How Many Times Did Jesus Appear after His Resurrection?

The accounts of Jesus’ appearances cannot be reasonably explained away. Jesus’ empty tomb by itself would be merely a mystery. However, the Gospels report that the day it was found empty, people started seeing Jesus alive. Such appearances by themselves might be dismissed as hallucinations, but the accounts in the New Testament show that this is extremely unlikely.

Updated Mar 26, 2024
How Many Times Did Jesus Appear after His Resurrection?

The accounts of Jesus’ appearances cannot be reasonably explained away. Jesus’ empty tomb by itself would be merely a mystery. However, the Gospels report that the day it was found empty, people started seeing Jesus alive. Such appearances by themselves might be dismissed as hallucinations, but the accounts in the New Testament show that this is extremely unlikely.

Jesus’ Appearances to Women

The Gospels report that women's friends were not only the first people to find the tomb to be empty, but they were also the first to see him alive. Male disciples would surely not have made up a story about Jesus rising from the dead and made women the first witnesses since women’s testimony was seen as unreliable in the culture. Indeed, the first witness to the risen Jesus would have been viewed as unreliable for reasons that went beyond her being female. Mary Magdalene, whom all four Gospels name as having seen Jesus first, had been delivered by Jesus during his Galilean ministry from seven demons (Luke 8:2). No one would have reported that she was the first witness to the resurrection—unless that’s what happened.

The conclusion seems unavoidable: The Gospels report women as having been the first to see Jesus alive from the dead because they were the first people to have such an experience. Almost all biblical scholars today, even those who are highly skeptical of the resurrection, agree that the women had an experience that they at least thought was the resurrected Jesus.

Jesus’ Appearances to His Male Disciples

The story of Jesus’ resurrection would have gotten no traction if the resurrection appearances had been limited to a small group of women. According to both the Gospels and Paul’s epistles, Jesus appeared to his male disciples, both individually and in groups, over a forty-day period following the first report of his resurrection.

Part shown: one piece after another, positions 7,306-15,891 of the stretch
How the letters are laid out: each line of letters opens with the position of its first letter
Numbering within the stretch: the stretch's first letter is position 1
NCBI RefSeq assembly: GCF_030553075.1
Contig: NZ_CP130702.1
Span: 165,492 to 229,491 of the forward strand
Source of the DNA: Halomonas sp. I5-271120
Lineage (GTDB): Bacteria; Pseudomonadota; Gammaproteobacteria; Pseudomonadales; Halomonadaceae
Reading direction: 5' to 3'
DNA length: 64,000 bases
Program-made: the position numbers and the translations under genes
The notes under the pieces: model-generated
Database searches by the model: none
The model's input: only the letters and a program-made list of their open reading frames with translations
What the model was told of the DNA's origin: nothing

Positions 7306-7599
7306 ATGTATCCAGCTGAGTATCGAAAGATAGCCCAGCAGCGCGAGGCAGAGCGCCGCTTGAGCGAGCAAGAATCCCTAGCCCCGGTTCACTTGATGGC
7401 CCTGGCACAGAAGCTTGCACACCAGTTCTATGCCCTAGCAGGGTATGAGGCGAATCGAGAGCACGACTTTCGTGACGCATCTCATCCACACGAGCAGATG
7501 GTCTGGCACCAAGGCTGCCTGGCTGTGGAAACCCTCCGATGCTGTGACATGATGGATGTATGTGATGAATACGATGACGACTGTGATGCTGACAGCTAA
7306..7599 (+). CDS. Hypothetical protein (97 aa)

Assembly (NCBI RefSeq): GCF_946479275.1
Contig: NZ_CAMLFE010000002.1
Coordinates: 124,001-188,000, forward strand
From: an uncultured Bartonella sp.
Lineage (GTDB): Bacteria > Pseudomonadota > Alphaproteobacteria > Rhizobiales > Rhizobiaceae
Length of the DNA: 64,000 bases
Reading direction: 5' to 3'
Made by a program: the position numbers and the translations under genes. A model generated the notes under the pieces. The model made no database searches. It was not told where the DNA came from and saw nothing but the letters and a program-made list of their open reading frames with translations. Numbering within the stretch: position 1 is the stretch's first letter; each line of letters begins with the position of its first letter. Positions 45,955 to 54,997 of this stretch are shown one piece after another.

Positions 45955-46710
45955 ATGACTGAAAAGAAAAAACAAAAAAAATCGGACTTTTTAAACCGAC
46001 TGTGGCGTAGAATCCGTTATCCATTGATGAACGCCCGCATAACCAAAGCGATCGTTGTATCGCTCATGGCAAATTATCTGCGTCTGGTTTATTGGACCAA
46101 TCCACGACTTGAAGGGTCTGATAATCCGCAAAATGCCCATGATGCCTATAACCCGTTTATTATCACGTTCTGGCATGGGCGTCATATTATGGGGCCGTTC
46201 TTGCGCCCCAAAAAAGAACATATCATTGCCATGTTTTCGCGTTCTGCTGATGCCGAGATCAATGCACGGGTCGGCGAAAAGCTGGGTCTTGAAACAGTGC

The confessional material that Paul rehearses at the beginning of 1 Corinthians 15 apparently derived from the Jerusalem apostles and was handed on to Paul during his first visit with them. The list of resurrection appearances almost certainly came directly from Peter and James and dated from just a few years after those appearances would have taken place. That makes his list about as reliable as one could reasonably ask.

What about the Gospel accounts of Jesus’ appearances to his male disciples?

First, the Gospels’ accounts of Jesus’ appearances to women followers lend considerable credibility to their accounts of his appearances to the men. And given that much of what they say shows real condor with regard to facts embarrassing to their cause, it is clear that the Gospel writers were trying in good faith to tell what really happened.

Second, the lack of consistency in the Gospel accounts of Jesus’ resurrection appearances suggests their independence and, therefore, the reliability of those facts on which they agree. Most of the alleged contradictions among the accounts can be resolved, though some only with difficulty. But this difficulty is consistent with the context of the events: Jesus’ disciples would still have been feeling shock and grief, and the appearances occurred without warning and were totally surprising.

Further, Paul’s list in 1 Corinthians 15 provides independent confirmation of the appearances recounted in narrative detail by the writers of the Gospels and Acts. His wording is quite different from theirs and includes one major appearance that is not reported in any Gospel, showing that neither can be regarded as based on the other (see the table below).

1 Corinthians 15


“Cephas,” i.e., Peter (v. 5a)

Simon, i.e., Simon Peter (Luke 24:34)

“The twelve,” i.e., the body of twelve apostles, which at the time was missing one (v. 5b)

The “eleven” disciples (Luke 24:33, 36-49; John 20:19-23)

“More than five hundred brethren at one time” (v. 6)


“James” (v. 7a), i.e., James the brother of Jesus (cf. Galatians 1:19)